Sandra Block | USA Today
Melinda Smith of Murfreesboro divorced her husband in 2007. Not long after, she received a bill for $30,000 in unpaid taxes related to her ex-husband’s business.
Smith thought she would have no trouble qualifying for innocent-spouse relief — freedom from responsibility even if the couple filed jointly — but she was wrong. The IRS denied her application and advised her to sue her ex-husband in civil court for the money.
Fearful that she would lose her home, Smith sought help from the Legal Aid Society of Middle Tennessee. Her attorney, Robert Nadler, appealed the IRS ruling, and in the spring of 2009 Smith was granted innocent-spouse relief.
“I remember doing a little dance around the house,” she said.
Many miss out
But thousands of others in Smith’s position don’t win. Many are blamed for missing a two-year deadline to file for relief after receiving an IRS collection notice.
That practice ignited a firestorm of criticism from lawmakers, the IRS taxpayer advocate and legal aid attorneys. They argue that the deadline is particularly unfair to victims of domestic abuse, who are often kept in the dark about their spouse’s finances for years.
The IRS says it’s reviewing the innocent spouse rules and plans to announce changes within the next few weeks. “We are seeing from our review so far that clearly our procedures need to be improved in this area,” said IRS spokesman Terry Lemons.
The move for change has generated rare bipartisan support in Congress. In April, Minnesota Rep. Michele Bachmann, a Republican presidential candidate and former federal tax attorney, introduced legislation in the House that would remove the time limit for innocent-spouse relief. Separately, House Democrats Pete Stark, of California, and Jim McDermott, of Washington, sent a letter to the IRS urging it to revoke the two-year rule. The letter was signed by 48 of their colleagues.
Some taxpayers miss the filing deadline because their spouses hide the mail from them, which prevents them from seeing IRS notices, tax attorneys say. Others may not realize that a refund offset — which occurs when the IRS withholds a taxpayer’s refund to cover unpaid taxes — will start the clock.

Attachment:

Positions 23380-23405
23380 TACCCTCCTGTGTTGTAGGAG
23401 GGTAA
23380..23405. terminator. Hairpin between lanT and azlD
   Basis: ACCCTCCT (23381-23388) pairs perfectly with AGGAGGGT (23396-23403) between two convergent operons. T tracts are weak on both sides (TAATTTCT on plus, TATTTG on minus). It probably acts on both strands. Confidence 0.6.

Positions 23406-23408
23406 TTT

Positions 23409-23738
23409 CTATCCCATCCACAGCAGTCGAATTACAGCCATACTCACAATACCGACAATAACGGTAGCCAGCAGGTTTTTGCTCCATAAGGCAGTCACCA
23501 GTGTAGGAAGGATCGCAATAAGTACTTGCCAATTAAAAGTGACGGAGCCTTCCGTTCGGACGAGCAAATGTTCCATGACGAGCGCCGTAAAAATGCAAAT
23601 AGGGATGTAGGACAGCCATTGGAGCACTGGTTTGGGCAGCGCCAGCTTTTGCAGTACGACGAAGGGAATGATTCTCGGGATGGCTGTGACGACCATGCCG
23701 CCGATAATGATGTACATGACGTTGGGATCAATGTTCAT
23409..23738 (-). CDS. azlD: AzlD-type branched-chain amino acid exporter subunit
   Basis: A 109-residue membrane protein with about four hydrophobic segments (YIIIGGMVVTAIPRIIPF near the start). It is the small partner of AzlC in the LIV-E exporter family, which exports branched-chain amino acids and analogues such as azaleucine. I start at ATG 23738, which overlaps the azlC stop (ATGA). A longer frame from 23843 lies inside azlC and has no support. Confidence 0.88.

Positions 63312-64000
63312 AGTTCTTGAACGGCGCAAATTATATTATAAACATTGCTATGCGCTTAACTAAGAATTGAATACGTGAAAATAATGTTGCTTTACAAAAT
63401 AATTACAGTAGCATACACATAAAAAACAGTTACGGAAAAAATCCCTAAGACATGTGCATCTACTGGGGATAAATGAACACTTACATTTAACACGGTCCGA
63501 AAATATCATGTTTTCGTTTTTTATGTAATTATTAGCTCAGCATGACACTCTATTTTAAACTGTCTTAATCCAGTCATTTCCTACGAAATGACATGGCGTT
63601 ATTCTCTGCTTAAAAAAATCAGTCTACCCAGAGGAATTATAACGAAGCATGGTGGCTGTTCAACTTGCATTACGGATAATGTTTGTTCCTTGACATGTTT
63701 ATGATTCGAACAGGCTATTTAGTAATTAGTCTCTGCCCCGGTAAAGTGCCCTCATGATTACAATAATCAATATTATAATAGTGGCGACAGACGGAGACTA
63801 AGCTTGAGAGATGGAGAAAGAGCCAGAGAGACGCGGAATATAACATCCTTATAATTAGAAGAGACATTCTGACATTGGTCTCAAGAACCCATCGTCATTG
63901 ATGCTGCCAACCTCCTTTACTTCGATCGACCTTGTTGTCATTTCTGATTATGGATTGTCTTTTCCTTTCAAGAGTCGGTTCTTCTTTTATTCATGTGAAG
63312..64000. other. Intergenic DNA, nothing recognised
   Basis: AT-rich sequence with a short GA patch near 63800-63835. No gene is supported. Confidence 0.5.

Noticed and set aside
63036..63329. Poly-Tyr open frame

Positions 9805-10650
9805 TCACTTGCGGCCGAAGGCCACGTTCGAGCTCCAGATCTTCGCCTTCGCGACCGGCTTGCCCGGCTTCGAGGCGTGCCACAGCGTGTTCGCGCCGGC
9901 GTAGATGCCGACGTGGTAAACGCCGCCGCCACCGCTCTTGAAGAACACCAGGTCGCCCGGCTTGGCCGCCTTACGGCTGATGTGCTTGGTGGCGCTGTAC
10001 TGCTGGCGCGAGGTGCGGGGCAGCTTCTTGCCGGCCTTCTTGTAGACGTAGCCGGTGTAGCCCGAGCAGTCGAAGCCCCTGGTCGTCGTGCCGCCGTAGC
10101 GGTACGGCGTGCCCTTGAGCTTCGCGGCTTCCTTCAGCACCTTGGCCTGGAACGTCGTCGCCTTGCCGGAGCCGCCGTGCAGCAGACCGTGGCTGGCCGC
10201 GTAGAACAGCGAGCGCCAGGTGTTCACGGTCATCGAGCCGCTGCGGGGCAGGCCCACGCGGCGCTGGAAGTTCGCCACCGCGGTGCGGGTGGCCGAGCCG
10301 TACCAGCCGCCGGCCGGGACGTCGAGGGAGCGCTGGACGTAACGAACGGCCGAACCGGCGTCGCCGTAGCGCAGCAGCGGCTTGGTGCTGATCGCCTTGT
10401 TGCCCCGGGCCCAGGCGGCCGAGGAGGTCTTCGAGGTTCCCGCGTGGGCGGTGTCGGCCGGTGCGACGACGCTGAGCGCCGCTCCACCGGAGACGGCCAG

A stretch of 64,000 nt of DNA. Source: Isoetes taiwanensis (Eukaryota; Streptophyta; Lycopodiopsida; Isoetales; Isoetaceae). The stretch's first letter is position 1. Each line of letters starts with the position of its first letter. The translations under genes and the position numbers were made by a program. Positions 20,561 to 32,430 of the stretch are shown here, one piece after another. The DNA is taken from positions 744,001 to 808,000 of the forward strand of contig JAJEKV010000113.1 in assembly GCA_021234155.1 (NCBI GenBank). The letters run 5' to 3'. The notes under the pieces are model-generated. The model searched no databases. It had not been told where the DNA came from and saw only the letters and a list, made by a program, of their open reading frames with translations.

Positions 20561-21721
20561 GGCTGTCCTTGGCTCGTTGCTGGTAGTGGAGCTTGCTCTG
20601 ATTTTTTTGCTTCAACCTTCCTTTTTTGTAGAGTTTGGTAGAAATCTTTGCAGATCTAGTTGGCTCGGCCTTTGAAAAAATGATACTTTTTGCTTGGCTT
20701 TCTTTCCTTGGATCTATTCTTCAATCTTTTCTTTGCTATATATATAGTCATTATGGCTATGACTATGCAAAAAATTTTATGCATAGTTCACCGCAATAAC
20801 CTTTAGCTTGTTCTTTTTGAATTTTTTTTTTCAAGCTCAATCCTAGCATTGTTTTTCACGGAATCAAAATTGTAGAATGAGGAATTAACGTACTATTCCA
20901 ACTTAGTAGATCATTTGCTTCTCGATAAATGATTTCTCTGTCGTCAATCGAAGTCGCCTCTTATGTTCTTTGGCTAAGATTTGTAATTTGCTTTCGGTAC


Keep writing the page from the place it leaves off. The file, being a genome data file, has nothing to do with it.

Some miss out because they’re divorced or their spouses are incarcerated, and the innocent spouse doesn’t find out about the problem until after the deadline.
Case in point
Cathy Marie Lantz’s husband, Richard Chentnik, a dentist, was arrested on charges of Medicare fraud in 2000. The IRS assessed the couple for $900,000 in additional taxes, interest and penalties. Chentnik told his wife he would file an innocent-spouse claim on her behalf, but died in a halfway house before submitting the application. By the time Lantz filed a claim, the two-year deadline had passed, and her application was denied.
The Tax Court overturned the IRS ruling, but the IRS appealed. While it agreed that the IRS’ decision was harsh, an appeals court upheld the IRS decision.
Obtaining innocent-spouse relief is difficult, even for taxpayers who file on time. The IRS receives more than 50,000 innocent-spouse applications a year and grants fewer than half of them. Last year, about 1,500 of the denials were related to the two-year deadline.
To obtain innocent-spouse relief, taxpayers must prove to the IRS that they didn’t know, or have reason to know, that their spouse underpaid income taxes.